Overall, there is so much in this book, it is well worth rereading, but I am not convinced that it is a love story. Illustrated adaptations of well-known stories, designed to offer young readers an exciting and accessible introduction to the classics. My only complaint was a few times certain plot points were belabored. It is as powerful as ever - but is it really a l ove story, given Rochester's Svengali-tendencies, or is it a l ife story? I also like the tension between it being very Victo Child neglect, near death, a dash of magical realism, the power of love, the powerlessness of the poor, sexual rivalry, mystery, madness and more. A person can't be expected to love all books, classic status or not, but still, I wondered if I would enjoy it.
Oh, the wonderfully gothic atmosphere written so well, with intense moods palpable in every paragraph. And she is not beautiful - not fake flaws, either but a consensus by many impartial observers that she is not a beauty. Each time I read this novel, I notice something different. Most people with any kind of inquisitive nature have been exposed to the bare bones of this novel without ever reading the book. She is a kind and pleasant person, but she will not brook any discriminations against her character. Another thing that makes me love this book to pieces is tbe fact that the two main characters are not beauties - the hero and heroine are actually quite ugly, but they find each other - maybe exactly because of that.
Suddenly he turns upon her. And would Rochester have married Blanche if Mason hadn't turned up, making a big society wedding impossible? And it really is a great romance, at least in my book, but it's just so much more than that. I can assure everyone this did not happen. Had Rochester's wife been alive, I think she would have seen Rochester one last time, and been able to say goodbye and put things behind her. This was the first book I grabbed after the November election, and I savored the reread. Students and teachers alike will be inspired by Jane's strength of character and respect for herself. At the end of her time there, she sets off to be a governess.
It is not enough to take a famous actress, put her in a dowdy gray dress and do her hair in an elaborate bun. Poor Jane gets out of the dilemma as best she can, and gradually this astonishing gentleman thaws, becoming conversational and kind. I have read Jane Eyre a million times, but I never tire of the story. In addition, it is also a governess novel; these were an incredibly popular type of stor Reader, I gave it five stars. I spend less time puzzling out the language and unfamiliar terms and more time enjoying the story. These are questions that no one can answer out of the four corners of the book.
Had the story ended there, I probably would have detested this book. Fairfax is a mystery throughout. You tell him, you strong and awesome woman, you! Set in Yorkshire during the time of the Luddite unrest-a labor movement that began in 1811-1812 in an effort to protect the interests of the working class-the novel consists of two narrative strands woven together, one involving the struggles of workers against mill owners, and the other involving the romantic entanglements of the two heroines. The siblings became addicted to writing, creating stories, poetry and plays. I know that had I been a sanguine, brilliant, careless, exacting, handsome, romping child—though equally dependent and friendless—Mrs. I generally enjoy classic Hollywood films, but this was unwatchable.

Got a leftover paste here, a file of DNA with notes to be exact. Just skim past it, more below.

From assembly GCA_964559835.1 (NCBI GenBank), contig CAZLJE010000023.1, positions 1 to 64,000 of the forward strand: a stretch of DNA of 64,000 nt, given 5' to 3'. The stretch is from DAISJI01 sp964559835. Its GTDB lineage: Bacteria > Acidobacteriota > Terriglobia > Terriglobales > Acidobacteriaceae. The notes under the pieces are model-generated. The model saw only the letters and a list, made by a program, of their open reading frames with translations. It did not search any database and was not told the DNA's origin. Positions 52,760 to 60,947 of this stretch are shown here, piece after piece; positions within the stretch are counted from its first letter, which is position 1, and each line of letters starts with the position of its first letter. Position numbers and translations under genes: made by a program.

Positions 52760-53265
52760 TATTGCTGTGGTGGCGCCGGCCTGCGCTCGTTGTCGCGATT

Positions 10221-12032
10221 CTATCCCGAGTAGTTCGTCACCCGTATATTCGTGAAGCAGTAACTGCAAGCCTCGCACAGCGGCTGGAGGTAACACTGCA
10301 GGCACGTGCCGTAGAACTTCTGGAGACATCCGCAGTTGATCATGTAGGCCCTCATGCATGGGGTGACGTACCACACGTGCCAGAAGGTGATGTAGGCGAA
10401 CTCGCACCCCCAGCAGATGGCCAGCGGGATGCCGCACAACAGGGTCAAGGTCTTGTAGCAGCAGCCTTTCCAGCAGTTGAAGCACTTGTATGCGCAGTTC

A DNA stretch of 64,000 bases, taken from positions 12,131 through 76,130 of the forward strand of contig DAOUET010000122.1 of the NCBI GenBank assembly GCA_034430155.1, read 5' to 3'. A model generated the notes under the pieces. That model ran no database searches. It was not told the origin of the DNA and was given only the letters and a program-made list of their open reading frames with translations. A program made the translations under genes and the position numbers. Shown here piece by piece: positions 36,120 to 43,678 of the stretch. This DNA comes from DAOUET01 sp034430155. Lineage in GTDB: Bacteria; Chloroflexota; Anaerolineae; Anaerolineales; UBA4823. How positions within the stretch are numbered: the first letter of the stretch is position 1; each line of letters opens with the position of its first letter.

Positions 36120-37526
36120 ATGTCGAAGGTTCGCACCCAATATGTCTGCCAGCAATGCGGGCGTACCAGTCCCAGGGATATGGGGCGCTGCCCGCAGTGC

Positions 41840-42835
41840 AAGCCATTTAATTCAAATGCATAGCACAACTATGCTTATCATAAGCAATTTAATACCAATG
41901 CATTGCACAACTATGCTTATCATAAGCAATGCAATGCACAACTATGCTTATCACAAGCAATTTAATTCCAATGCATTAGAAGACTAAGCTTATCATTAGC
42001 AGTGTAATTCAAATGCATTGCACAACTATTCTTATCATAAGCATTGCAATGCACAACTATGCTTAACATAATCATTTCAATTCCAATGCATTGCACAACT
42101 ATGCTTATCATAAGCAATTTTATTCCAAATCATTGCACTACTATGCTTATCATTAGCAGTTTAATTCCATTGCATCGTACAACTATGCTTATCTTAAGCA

Rousing, yet tender speeches do not make our heroine forsake her creed to fall swooning and submissive into her alpha's arms. Rather, Jane will ensure that you do not forget. The world is not well-lost for love. But as Jane finally finds happiness, long-buried secrets from the past threaten to destroy everything. William, orphaned at a young age, rejects the life of a clergyman his uncles choose for him and sets out on his own, eventually becoming a teacher at an. There is a reason why millions of people the world over remember and revere a book written a hundred and fifty-odd years ago while the bestsellers of our times slip quickly and quietly from our memories.
Yet I smiled at the same time. Every time I reach the scene where she professes her love to Mr. I wish I could forget the roll of the red eyes and the fearful blackened inflation of the lineaments! Rochester and tutors his young ward, Adel. Through doing so, not only does he show the nature of Victorian marriage, he shows his own deep vulnerability. Four hundred-odd pages of purely descriptive writing 4. Reader, I gave it five stars. Back off fangirls, he is mine.
At the centre is the romance between Jane and Rochester, which is enhanced by gothic elements such as the uncanniness of the doppleganger and the spectre like qualities of Bertha. The expedients of the plot may irritate or chill the artistic sense; the voice of the story-teller, in its inflections of passion, or feeling or reverie, charms and holds the ear, almost from first to last. Reed is not pleased in the least with this arrangement and does the absolute bare minimum towards Jane. She sasses him right back. What sort of basis for a happy marriage is that, and can the equalising effect of his later disability and her inheritance really conquer it? He risks destroying the thing that attracted him to her in the first place, their equality; their mutual respect and love. I seriously read this one like million times and I will never tire of reading it. I cannot say that this was an easy book to read.